This means that, for instance, I should be perfectly fine with well-behaved children in restaurants. Nonetheless, last spring I found myself at a table in a restaurant next to a table with two relatively well-behaved boys who were about eight to ten years old. They weren’t particularly loud, but they were loud enough for their conversation to easily carry to our table and somehow their voices were just grating enough that I wasn’t really able to cope and I ended up making a very snarky comment about their presence to my dinner companion. I said it in what was meant to be a whisper but was apparently loud enough for him to think the parents could have potentially heard. In my defense I was tired, overwhelmed, and dealing with a death in the family. Still, I was mortified by my hostility, and even more disturbed to find myself rather hostile to children present in other public spaces. I have become one of those adults who winces when I walk to my gate at the airport and note the presence of members of the pre-school set.
The truth is that though I recognize the right of children to be present in society, all too often I wish they weren’t. I have great respect for parents who have well-behaved children. I also have a great deal of sympathy for parents who want to spend time out in the world and can’t afford babysitters. But I also really like the idea of being able to go out for dinner without having to worry about whether there’ll be a temper tantrum two tables over (not that temper tantrums are absent among adults, but they’re less common).
In general I’m very supportive of policies that make life better for parents and children. I’m all for family leave. I’m all for employer (or public) subsidized child care. And I’m theoretically all for the right of children to participate in public places. But I do think that parents have a responsibility to make sure that their children behave in ways that are acceptable to the spaces their children are in. If we’re going to argue that children have a right to be in public space because they are people and we have to deal with people in public spaces then shouldn’t we also be willing to accept arguments that children should have to abide by similar rules to those followed by other people in the space? There’s the example of children running and throwing themselves at the display cases in the coffee shop. Wouldn’t an adult doing similar be asked to leave? What about the kid lying in the way of the coffee line? Wouldn’t we be perfectly justified in asking an adult blocking a line to at least move over? I honestly think we do a disservice to children by assuming that they are incapable of behaving in reasonable ways. Sure, everyone has bad days, kids included. But part of growing up is learning how to behave in ways that are consistent with the norms of the setting. Is someone really going to argue that that’s a bad thing?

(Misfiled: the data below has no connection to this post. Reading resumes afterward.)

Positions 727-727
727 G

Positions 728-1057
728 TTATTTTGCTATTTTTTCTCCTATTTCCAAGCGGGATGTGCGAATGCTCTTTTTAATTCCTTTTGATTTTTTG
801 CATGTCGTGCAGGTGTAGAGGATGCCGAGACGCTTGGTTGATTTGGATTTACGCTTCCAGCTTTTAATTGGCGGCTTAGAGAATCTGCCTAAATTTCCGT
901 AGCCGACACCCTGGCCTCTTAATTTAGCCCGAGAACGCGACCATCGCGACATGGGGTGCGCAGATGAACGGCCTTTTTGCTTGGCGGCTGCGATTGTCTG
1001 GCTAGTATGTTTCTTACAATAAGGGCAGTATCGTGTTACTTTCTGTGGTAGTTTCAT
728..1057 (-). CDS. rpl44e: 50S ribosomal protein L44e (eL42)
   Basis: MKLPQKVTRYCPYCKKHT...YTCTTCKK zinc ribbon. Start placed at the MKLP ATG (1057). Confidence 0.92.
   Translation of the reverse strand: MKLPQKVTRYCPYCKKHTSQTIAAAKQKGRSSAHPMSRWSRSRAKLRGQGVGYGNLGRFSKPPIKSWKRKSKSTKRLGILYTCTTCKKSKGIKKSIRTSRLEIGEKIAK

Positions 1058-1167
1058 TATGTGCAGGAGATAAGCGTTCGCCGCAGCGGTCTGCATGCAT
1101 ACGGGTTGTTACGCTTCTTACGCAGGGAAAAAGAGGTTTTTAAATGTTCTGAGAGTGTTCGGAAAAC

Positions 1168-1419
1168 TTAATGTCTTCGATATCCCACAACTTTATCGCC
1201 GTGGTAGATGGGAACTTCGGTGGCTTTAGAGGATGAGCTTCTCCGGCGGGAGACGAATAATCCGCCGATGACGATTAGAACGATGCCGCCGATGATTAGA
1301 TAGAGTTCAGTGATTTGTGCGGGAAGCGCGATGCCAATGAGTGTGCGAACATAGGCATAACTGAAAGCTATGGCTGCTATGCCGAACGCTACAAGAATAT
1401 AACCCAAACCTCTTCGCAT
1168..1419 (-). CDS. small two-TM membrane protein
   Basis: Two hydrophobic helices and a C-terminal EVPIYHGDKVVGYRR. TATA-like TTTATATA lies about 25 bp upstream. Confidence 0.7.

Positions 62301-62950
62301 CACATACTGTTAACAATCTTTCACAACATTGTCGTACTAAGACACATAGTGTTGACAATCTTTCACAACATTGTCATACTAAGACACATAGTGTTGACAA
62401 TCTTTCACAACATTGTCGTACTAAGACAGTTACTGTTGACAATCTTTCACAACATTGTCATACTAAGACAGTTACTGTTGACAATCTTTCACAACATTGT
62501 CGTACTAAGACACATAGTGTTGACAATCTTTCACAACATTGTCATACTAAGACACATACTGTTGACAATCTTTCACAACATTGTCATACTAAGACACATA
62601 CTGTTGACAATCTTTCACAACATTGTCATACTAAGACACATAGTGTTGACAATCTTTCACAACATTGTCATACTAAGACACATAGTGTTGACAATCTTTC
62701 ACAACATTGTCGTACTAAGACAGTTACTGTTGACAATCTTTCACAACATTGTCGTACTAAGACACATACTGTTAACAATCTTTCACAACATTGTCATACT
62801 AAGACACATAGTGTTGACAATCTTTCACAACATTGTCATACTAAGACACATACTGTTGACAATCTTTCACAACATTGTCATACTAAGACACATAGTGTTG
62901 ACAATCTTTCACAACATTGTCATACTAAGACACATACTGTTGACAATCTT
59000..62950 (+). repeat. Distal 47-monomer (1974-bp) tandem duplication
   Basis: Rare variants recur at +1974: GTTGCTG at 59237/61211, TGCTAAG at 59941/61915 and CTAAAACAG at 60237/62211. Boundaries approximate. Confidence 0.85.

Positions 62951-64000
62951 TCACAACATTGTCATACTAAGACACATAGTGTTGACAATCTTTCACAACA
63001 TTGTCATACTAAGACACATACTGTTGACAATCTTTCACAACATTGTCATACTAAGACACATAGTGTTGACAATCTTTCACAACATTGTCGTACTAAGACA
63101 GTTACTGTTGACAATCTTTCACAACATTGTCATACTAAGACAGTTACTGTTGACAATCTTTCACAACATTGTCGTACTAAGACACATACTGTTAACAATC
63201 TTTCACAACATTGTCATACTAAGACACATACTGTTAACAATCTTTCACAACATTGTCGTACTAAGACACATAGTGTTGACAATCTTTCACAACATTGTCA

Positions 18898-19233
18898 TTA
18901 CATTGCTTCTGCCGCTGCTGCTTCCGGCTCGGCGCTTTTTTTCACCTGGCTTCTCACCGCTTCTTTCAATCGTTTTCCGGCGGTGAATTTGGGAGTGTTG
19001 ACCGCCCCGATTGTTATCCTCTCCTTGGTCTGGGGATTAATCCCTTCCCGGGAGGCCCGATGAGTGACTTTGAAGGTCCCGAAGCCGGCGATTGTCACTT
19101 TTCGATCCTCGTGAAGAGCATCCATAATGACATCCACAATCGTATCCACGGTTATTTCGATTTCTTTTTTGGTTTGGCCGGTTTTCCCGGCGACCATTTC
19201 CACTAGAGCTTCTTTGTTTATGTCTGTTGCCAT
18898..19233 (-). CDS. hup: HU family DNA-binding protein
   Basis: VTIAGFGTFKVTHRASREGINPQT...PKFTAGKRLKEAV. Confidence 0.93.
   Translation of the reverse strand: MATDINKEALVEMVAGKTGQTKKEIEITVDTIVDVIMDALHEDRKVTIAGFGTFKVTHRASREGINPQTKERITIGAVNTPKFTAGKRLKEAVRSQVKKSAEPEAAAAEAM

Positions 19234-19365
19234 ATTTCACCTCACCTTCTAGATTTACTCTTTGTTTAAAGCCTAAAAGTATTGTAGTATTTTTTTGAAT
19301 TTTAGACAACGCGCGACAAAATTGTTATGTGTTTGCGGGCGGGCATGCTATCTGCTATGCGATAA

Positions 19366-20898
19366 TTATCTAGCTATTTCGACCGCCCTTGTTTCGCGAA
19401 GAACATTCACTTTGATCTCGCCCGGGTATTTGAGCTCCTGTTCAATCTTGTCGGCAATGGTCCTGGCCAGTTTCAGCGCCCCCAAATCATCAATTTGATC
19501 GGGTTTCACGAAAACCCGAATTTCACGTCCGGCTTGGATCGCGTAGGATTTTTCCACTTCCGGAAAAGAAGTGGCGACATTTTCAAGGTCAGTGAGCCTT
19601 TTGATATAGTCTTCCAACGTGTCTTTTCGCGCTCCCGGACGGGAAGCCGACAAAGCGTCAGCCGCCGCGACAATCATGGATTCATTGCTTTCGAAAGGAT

I’m not sure what the balance is, really. On the one hand as an adult without children I think that I really ought to be able to go places and spend my money on food and coffee without having to deal with screaming. Let’s note that I’d be just as irate if the screaming came from adults (there is, after all, a reason I avoid sports bars). I like quiet. But I also firmly believe that we as a society need to integrate children better and be more supportive to parents. I suppose it makes me a hypocrite to wish that we could integrate children better somewhere else, doesn’t it?